So, how good is Like.com?

Here, let’s try a few things and see how Like.com works.

Let’s look for these things:

Watch with square face. Worked pretty good. I loved the square dancing face.

Steel tipped shoe. Found only three results. I’d expect more.

Black dress shoe. Lots of nice results.

Diamond and garnet ring. Maryam would like this.

Silver watch. This brought back a lot of silver watches.

Pretty good, although I want a lot more choices than what they’ve given us.

The problem is it’s taken 250 servers with four processors each to do just this small subset.

Riya reborn is really cool way to search

OK, so, what’s the 250 machines for?

A better way to find stuff. A way better way.

Just don’t tell Maryam, OK?

Why not?

Well, it’s the first time you can search for “red strappy shoes” and have every type of shoe show up VISUALLY.

This is cool stuff.

It’s called Like.com.

TechCrunch has a report up.

I interviewed Munjal Shah, Riya’s CEO and here’s the interview. Here’s a demo of Like.com. They are both videos published to my ScobleShow video blog.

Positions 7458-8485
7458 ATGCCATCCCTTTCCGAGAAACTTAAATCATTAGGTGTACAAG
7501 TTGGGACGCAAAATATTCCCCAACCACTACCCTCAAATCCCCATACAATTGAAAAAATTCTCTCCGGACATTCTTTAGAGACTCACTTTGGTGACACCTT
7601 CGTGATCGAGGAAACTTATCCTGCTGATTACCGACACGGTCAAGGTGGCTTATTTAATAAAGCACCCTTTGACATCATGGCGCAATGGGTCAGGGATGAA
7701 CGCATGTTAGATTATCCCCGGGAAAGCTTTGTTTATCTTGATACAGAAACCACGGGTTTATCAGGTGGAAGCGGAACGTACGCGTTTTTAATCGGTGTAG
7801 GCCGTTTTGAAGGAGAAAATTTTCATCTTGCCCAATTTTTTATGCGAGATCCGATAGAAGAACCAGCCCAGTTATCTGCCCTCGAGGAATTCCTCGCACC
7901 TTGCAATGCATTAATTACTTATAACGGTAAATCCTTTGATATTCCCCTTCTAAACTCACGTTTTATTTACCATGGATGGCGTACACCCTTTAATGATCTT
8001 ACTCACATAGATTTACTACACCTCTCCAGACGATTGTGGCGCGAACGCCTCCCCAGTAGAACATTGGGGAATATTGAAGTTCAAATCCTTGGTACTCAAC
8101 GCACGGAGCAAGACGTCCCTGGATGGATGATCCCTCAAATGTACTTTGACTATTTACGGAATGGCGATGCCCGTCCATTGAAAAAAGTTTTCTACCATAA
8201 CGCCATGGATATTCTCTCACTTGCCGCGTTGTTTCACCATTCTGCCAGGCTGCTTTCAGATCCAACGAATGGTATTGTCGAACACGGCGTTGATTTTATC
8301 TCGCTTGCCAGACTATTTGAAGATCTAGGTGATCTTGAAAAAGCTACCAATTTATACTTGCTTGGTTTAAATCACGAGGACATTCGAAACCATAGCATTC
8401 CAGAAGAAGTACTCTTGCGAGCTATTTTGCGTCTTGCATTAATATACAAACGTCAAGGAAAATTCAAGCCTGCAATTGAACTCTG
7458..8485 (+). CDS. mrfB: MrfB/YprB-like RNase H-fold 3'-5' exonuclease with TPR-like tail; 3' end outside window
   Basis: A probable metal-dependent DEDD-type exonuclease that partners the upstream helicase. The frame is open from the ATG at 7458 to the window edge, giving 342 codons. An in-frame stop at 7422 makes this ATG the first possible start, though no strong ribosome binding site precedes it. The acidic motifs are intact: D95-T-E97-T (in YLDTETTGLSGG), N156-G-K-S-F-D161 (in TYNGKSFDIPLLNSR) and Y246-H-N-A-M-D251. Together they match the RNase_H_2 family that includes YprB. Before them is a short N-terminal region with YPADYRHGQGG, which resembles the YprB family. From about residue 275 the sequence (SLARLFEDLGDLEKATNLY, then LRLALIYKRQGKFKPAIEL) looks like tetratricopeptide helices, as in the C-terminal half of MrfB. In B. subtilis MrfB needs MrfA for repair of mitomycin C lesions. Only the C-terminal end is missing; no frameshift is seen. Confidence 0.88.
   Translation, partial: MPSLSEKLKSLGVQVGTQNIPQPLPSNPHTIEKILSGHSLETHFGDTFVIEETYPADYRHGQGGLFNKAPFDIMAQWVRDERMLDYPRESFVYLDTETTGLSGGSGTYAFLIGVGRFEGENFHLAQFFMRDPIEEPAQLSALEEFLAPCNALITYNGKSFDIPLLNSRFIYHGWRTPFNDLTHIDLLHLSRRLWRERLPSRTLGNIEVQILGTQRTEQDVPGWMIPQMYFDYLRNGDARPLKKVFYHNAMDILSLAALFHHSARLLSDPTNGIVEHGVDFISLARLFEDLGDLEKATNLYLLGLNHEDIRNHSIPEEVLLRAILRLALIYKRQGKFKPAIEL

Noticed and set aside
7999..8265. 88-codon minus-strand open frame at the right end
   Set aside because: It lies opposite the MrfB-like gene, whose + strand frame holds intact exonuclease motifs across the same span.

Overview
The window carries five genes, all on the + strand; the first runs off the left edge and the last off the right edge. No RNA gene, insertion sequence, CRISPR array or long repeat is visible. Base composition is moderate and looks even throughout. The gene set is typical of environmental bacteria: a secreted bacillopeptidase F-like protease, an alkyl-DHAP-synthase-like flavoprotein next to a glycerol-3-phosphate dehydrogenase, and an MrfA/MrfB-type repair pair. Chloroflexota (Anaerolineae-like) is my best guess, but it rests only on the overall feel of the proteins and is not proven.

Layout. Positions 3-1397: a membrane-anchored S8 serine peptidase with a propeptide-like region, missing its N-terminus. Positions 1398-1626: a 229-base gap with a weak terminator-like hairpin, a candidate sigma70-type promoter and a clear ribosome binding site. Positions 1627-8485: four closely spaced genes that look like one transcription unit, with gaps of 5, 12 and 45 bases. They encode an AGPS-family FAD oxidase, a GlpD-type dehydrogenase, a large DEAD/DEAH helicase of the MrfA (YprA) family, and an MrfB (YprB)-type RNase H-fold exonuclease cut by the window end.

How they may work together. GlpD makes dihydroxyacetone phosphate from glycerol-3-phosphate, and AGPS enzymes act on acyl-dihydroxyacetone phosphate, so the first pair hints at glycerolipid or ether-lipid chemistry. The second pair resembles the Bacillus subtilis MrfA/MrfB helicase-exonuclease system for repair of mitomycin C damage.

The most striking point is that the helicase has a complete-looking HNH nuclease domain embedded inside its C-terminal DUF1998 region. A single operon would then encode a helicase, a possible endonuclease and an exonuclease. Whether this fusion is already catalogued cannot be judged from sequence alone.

More shortly.

I hear that Like.com will be turned on shortly. Like.com is up now.

This is a lot of fun.

Some stories about Like.com.

1) The URL cost him $100,000. In the interview he explains how they bought it. It involved finding the guy who owned it, jumping a fence, and leaving a bottle of wine with a note on it (he wouldn’t answer his email).
2) Riya was pretty close to being sold to Google. If it had been, they never would have worked on this search engine. So, by getting turned down by Google Riya came back with a much better business.
3) Just the jewelry set takes 20GB of RAM.
4) Munjal still believes in blogs, but for this launch Riya talked with fashion bloggers, and journalists outside the tech world like at People magazine. Why? Well, this site — in its current incarnation — will be most interesting to women and non-geeks. If you’ve looked at who participates here, it’s heavily male.
5) Why not keep working on face detection? Because they learned through user testing that they’d never be able to make it good enough. They found that by focusing on visual image searches they can get a much more satisfied user base.

What do you think? It is the most interesting search experiences I’ve had since I first laid my eyes on Google about eight years ago.

UPDATE: Liz Gannes of GigaOm has a report too, but isn’t as impressed. “I do think this is a cool idea but it’s not dazzlingly good yet.”

UPDATE 2: Dan Farber has a report too. So does Rafe Needleman over on his new Webware blog.

UPDATE 3: Andre Ribeirinho writes “What I like most about Like is that being a shopping comparison site they are targetting a specific target, Women and pursuing a market worth of $15-$30B.”